Textile Interpreter Jason talks about this experience this past year learning about dyeing plants in Iron Age Scotland.
This year in the textile area we had two main goals - producing colour from plants and setting up our loom in order to practice ancient weaving techniques (more about the latter in a later blog). Early on in the year, I visited Poyntzfield Nursery on the Black Isle, to learn about some more unusual plants, which have medicinal, culinary and colour-based properties. In the textile area at the Crannog Centre, I speak with people about historical colour and how it is made, but plants like madder, woad and weld are not ones that, generally, people have heard of. So in the early part of the year, we planted a garden at the front of the Centre, with guidance from our friends at Poyntzfield. Here at the Crannog Centre, one of our aspirations is to be a self-sufficient as possible, so a new garden is one step nearer to that goal.
In the archaeobotanical report from the Oakbank Crannog excavation site, the only plant that is specifically for creating natural dyes is dog’s mercury (Mercurialis perennis); a herbaceous perennial that forms dense, extensive carpets beneath hedgerows and in woodland sites from which a blue colour can be extracted. It has the curious quality of emitting the smell of rotting fish! On ingestion, there is apparently some narcotic effect, such as drowsiness and possible muscle spasms - not really ideal as a medicinal plant, so this was the first plant to be put in the dyeing garden. Meadowsweet (Filipendula ulmaria) was also found at the Crannog site, so we also included this in the garden. We have alder (Alnus glutinosa) at the Crannog Centre, which was also found at the site of the excavation, which can be used to dye, as it has a high concentration of tannins. Other plants that were included in the garden for dyeing, that have been used historically and more recently in Scotland are weld (yellow), woad (blue), madder (brick red/orange) and ladies bedstraw (yellow/green). These were inspired by our invitation to visit the Royal Botanic Gardens last year, to learn about the different dyeing plants. We planted these as a continuation of the dyeing tradition and will be using them to make a variety of colours in the coming year. Clubmoss (Lycopodiopsida) is also growing, as it accumulates alum, which can be used as a mordant (fix) in the dyeing process.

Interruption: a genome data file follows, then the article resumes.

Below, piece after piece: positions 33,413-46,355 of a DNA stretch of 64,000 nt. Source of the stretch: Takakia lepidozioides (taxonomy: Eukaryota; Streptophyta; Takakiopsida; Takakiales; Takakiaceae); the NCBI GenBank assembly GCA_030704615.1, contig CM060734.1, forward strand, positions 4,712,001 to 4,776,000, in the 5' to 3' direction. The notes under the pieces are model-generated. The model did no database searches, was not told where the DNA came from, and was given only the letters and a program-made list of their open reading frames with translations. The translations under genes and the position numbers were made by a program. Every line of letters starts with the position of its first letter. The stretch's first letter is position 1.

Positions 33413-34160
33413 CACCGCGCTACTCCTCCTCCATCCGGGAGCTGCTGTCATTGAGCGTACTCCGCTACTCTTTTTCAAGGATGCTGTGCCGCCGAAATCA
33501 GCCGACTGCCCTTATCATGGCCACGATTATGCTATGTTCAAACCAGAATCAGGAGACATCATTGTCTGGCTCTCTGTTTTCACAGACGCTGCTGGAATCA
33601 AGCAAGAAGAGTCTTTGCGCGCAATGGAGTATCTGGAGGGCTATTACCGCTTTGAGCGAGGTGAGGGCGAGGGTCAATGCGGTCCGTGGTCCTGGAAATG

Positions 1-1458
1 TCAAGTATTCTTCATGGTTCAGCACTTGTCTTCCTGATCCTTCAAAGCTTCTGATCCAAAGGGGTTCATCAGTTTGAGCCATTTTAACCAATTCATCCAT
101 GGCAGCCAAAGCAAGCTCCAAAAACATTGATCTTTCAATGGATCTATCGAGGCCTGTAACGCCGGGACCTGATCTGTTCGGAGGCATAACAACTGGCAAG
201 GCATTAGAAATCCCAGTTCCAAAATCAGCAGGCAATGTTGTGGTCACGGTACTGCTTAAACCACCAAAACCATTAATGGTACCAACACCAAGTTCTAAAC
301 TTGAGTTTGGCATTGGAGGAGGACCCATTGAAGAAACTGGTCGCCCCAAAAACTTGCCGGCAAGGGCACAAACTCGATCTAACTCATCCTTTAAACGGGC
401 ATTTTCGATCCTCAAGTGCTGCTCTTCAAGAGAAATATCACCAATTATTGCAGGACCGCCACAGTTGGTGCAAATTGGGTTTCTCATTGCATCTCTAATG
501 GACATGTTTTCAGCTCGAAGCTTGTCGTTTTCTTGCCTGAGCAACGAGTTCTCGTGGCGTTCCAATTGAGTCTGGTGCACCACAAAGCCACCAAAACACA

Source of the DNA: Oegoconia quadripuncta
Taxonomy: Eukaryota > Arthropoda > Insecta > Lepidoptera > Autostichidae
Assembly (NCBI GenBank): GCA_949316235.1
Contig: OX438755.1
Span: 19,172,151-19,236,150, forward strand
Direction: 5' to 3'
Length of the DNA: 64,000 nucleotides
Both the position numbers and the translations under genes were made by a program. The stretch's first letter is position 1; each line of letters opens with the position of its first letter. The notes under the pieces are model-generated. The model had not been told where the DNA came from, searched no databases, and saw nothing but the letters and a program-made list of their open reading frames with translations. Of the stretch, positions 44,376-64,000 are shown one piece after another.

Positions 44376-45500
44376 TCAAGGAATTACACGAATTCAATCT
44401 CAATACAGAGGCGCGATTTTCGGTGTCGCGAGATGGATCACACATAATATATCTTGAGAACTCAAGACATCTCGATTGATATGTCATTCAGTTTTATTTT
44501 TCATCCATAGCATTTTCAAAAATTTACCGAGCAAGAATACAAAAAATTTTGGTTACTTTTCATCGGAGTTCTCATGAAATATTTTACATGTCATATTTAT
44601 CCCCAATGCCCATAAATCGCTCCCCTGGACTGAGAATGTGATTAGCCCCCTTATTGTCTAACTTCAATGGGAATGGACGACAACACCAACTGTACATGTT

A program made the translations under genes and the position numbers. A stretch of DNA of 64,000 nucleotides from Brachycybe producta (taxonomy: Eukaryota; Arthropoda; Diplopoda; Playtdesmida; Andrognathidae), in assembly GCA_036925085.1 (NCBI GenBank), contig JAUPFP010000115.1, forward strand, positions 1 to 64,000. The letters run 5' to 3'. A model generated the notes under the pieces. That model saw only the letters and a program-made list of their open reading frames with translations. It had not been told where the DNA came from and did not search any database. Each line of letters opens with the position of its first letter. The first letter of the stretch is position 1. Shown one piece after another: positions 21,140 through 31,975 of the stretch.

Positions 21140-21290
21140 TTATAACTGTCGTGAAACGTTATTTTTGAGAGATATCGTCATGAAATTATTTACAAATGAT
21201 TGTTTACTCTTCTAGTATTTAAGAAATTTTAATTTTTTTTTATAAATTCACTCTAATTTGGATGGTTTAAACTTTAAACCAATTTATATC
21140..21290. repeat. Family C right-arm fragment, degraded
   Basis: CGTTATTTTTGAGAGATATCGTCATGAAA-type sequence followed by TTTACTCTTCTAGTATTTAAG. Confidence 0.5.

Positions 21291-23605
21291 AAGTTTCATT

The front garden needed to be stripped back, cleared and levelled, so one of the interpreters, John, and the site manager Dickie, helped with the heavy work to clear the area. The ground was then turned over and a dressing applied to help the plants grow. Our plucky volunteer Will Kent and I then set to work organising the plants, to see where they would grow best. Will suggested that we divide the plants into areas as we also had mugwort, wild strawberry, sorrel, valerian, cowberry and burdock, amongst others; all found at the site of the Crannog. The areas are - dyeing plants, plants found at the excavation and fruit-bearing plants. We completed the garden over the course of two weeks and despite the number of rocks we had to clear as part of the process, we are pleased with the initial look of the garden. Of course, it will take a while to establish, so we look forward to the fruits of our labour in the coming years. Many thanks to Poyntzfield Nursery for their guidance and inspiration through this process!’
- Volunteer Will planting in the garden Volunteer Will planting in the garden
- Woad is one of the plant types found on the Oakbank Crannog excavation site Woad is one of the plant types found on the Oakbank Crannog excavation site
- Poyntzfield Nursery Poyntzfield Nursery
- Clubmoss is an excellent natural source of alum, which is used as a mordant in the dyeing process Clubmoss is an excellent natural source of alum, which is used as a mordant in the dyeing process